The recent lawsuit between GSU and Oxford/Cambridge/SAGE is an interesting one and a "must follow" for libraries with Reserve systems. While this one will be based in the U.S. copyright framework, it should present some generic issues of interest to all. The key issue from my perspective is the evolution of print reserve collections to eReserves, with the creation of the coursepack "wrench" thrown in the middle of it all. My understanding of it all would be that if a professor wishes the convenience of a single printed coursepack for their students they pay the appropriate fees to do so - in essence they are paying to create a new derivative work. Some publishers will charge, others will not - Access Copyright will also be happy to act on their behalf in the Canadian context. If the professor is happy to present the disparate items in a non-coursepack context, such as a list in a reserve system, or in a CMS, then the need to pay fees or seek permission does not exist, in my opinion.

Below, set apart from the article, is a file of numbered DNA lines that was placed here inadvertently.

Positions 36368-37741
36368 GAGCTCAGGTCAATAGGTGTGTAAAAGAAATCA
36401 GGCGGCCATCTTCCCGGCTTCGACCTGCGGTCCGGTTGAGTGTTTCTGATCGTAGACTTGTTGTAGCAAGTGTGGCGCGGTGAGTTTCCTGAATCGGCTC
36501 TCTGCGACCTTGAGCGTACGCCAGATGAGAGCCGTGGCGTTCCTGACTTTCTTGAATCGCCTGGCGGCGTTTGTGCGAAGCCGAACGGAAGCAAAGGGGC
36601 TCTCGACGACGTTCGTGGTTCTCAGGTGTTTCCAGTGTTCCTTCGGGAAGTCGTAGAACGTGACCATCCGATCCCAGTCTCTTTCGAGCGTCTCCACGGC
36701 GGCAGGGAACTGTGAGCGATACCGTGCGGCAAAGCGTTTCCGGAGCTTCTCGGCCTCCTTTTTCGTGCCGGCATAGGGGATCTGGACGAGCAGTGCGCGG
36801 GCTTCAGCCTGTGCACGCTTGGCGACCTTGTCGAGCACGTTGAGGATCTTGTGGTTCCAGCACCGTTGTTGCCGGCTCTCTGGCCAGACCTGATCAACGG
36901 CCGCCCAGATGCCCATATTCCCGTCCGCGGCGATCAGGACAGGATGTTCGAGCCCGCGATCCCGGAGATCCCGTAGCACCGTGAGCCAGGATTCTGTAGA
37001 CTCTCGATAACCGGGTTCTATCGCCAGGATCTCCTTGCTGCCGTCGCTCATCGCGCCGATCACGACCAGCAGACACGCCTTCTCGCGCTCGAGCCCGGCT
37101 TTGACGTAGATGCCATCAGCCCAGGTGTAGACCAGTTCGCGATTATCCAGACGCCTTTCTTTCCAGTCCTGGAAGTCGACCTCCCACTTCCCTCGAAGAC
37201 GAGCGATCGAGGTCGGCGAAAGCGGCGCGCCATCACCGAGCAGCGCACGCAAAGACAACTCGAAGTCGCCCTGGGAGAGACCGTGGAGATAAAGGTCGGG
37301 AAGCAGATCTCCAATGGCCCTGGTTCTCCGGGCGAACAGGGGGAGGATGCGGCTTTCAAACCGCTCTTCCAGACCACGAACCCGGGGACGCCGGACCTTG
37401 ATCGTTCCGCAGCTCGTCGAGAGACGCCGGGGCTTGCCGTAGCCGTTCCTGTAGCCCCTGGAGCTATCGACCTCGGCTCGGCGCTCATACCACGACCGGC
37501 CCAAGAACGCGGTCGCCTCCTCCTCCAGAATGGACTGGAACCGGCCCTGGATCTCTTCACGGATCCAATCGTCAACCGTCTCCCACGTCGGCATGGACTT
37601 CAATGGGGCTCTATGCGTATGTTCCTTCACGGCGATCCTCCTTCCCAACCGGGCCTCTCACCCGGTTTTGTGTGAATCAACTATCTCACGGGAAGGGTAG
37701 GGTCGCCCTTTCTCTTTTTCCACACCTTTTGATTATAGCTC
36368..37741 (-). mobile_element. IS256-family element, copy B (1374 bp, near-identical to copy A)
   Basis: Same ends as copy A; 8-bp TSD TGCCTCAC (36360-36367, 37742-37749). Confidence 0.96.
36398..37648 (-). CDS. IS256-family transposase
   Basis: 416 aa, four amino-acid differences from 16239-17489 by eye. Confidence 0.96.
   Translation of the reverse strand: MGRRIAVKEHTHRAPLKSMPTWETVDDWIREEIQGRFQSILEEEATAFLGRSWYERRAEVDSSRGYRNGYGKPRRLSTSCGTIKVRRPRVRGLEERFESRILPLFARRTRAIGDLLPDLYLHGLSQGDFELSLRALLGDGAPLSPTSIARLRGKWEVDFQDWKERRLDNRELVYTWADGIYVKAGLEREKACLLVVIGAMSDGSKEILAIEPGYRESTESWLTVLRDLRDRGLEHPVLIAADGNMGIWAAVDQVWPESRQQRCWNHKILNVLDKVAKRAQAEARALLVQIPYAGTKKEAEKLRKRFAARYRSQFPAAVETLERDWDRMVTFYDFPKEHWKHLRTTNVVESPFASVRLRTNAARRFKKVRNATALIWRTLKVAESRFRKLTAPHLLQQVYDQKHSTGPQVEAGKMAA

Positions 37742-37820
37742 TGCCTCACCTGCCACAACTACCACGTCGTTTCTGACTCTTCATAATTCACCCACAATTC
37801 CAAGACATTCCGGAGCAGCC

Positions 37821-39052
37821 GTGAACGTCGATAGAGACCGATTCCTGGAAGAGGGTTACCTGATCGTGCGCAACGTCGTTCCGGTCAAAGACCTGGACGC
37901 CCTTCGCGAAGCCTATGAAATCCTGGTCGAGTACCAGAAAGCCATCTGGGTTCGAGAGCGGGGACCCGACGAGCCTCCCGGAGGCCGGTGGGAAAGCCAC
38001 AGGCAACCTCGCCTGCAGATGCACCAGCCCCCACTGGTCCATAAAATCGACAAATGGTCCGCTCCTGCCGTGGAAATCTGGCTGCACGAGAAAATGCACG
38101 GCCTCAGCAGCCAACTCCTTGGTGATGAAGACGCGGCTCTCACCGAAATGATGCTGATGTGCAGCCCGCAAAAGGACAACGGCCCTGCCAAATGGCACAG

For me it all comes down to the Fair Dealing (or Fair Use in the U.S.) concept and the right of libraries to act on behalf of their patrons. If a student could make copies of a series of journal articles and book chapters without seeking permission (for their own private use), as they can do, then libraries can act for them in a Reserve or eReserve system. End of story. The courepack is a recent phenomenon that has introduced a wrench in the works because it provides an opportunity for publishers to define a "new work" and thereby insist on fees. I think it is a lost leader, as I always come down to the right of the individual student to make appropriate copies of material for their own private study and my role as a Library to act on their behalf. Publishers threatening lawsuits over the use of Reserve/eReserve systems is nothing more than an backdoor attempt to undermine the fundamental "fair use" rights of the individual, so I hope GSU does not back down.
See also AAP story.